23 March 2006 Edition
Finucane Inquiry: Taoiseach challenged on NIO statement
Disgraceful NIO statement "an insult to all parties"
Sinn Féin has once again raised the issue of comments by the Northern Ireland Office (NIO) regarding a Dáil all-party motion calling for an independent inquiry into the murder of Belfast solicitor Pat Finucane.
In a highly unusual development two weeks ago, the main party leaders in the Dáil signed a joint motion backing the inquiry. But just before he rose to speak on the motion, Sinn Féin Dáil leader Caoimhghín Ó Caoláin was handed the text of an NIO statement issued describing the Dáil debate as "flawed and misleading. Ó Caoláin described the development as "an insult to the Dáil, to all its members and to all parties".
Last Tuesday Sinn Féin's Martin Ferris TD again brought up the issue of the NIO statement, asking Taoiseach Bertie Ahern whether he had raised the matter with British Prime Minister Tony Blair. "The Northern Ireland statement claimed the motion was both flawed and misleading. Is the Taoiseach aware this statement was issued before the debate took place in this House? If the Taoiseach has not already done so, will he protest, in the strongest possible terms, to the British Prime Minister in this regard? Has the Dáil motion been formally conveyed to the British Prime Minister by letter or by the Minister for Foreign Affairs? If so, can Members have a reply?", Ferris asked.
On the wider issue of collusion the Kerry North TD appointed out that Ahern had always expressed pessimism regarding the prospects of progress on the issue of collusion. "There are powerful forces within the British political and military establishment who are blocking this and many other inquiries. Does the Taoiseach agree they must be faced down on the issue of collusion and if they are not confronted by Prime Minister Blair on this issue, they will also continue to block the wider peace process? Finally, as my party leader has asked in the past, will the Taoiseach call a special, specific summit with the British Prime Minister solely devoted to the issue of collusion?"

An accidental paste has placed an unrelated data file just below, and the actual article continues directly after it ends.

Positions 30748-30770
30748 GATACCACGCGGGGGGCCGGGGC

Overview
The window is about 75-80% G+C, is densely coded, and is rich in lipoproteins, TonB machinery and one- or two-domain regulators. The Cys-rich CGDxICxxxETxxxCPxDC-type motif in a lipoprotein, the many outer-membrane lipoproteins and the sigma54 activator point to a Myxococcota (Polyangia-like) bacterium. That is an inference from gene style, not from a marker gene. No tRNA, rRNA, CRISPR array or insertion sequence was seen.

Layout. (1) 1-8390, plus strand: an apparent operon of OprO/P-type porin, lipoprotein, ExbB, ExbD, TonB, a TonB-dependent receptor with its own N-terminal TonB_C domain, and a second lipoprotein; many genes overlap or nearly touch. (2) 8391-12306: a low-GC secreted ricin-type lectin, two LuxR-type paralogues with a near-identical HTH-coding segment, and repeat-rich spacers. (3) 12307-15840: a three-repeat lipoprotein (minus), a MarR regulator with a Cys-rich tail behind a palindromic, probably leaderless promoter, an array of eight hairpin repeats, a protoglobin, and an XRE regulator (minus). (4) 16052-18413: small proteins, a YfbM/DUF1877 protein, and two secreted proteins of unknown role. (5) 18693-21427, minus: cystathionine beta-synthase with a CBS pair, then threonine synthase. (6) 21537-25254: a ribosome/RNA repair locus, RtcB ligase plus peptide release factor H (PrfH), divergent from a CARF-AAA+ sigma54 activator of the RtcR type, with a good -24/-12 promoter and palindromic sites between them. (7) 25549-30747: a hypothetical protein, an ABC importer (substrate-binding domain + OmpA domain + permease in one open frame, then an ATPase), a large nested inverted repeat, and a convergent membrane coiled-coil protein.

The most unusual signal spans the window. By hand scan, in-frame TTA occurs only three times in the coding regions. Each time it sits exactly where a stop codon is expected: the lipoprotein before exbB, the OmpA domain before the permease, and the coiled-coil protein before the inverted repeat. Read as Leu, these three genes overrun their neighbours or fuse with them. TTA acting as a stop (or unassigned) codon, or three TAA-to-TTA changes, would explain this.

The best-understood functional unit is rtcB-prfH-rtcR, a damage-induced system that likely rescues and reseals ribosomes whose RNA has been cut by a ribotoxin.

In reply Ahern said the answer to Ferris's first question was "Yes" but the response from the British Prime Minister, if any, was unclear. He said he was in 10 Downing Street on the day of the motion. "Admittedly it was before the debate, but I conveyed the motion and the reason behind it. Since then, I have conveyed it to the Secretary of State, Mr. Hain, who has written to the Minister for Foreign Affairs, Deputy Dermot Ahern, regarding this issue. The Minister will reply to it", he said.
He said the response of the British to the Finucane case was "not in line with the strategy on which we worked for five years, starting with the Weston Park talks and followed by the great work performed by Judge Cory".
He said that in 2004 the British decided to change the law and that the form of the inquiry now proposed has been rejected as being inadequate by Judge Cory, the Finucane family, the Government, the Dáil and human rights groups. "On the basic issue I have noted, namely, that the inquiry under the new law will not be regarded as being fully independent, as we do not believe that the collusion issue will be properly addressed under this system."
Ahern claimed there was no necessity for a separate summit. "While Prime Minister Blair is probably fed up with listening to me raising this issue, I have an obligation to make him even more so. That is what I intend to do", said Ahern.
A resolution from the US Congress demanding an independent inquiry into the Finucane murder is expected in the near future.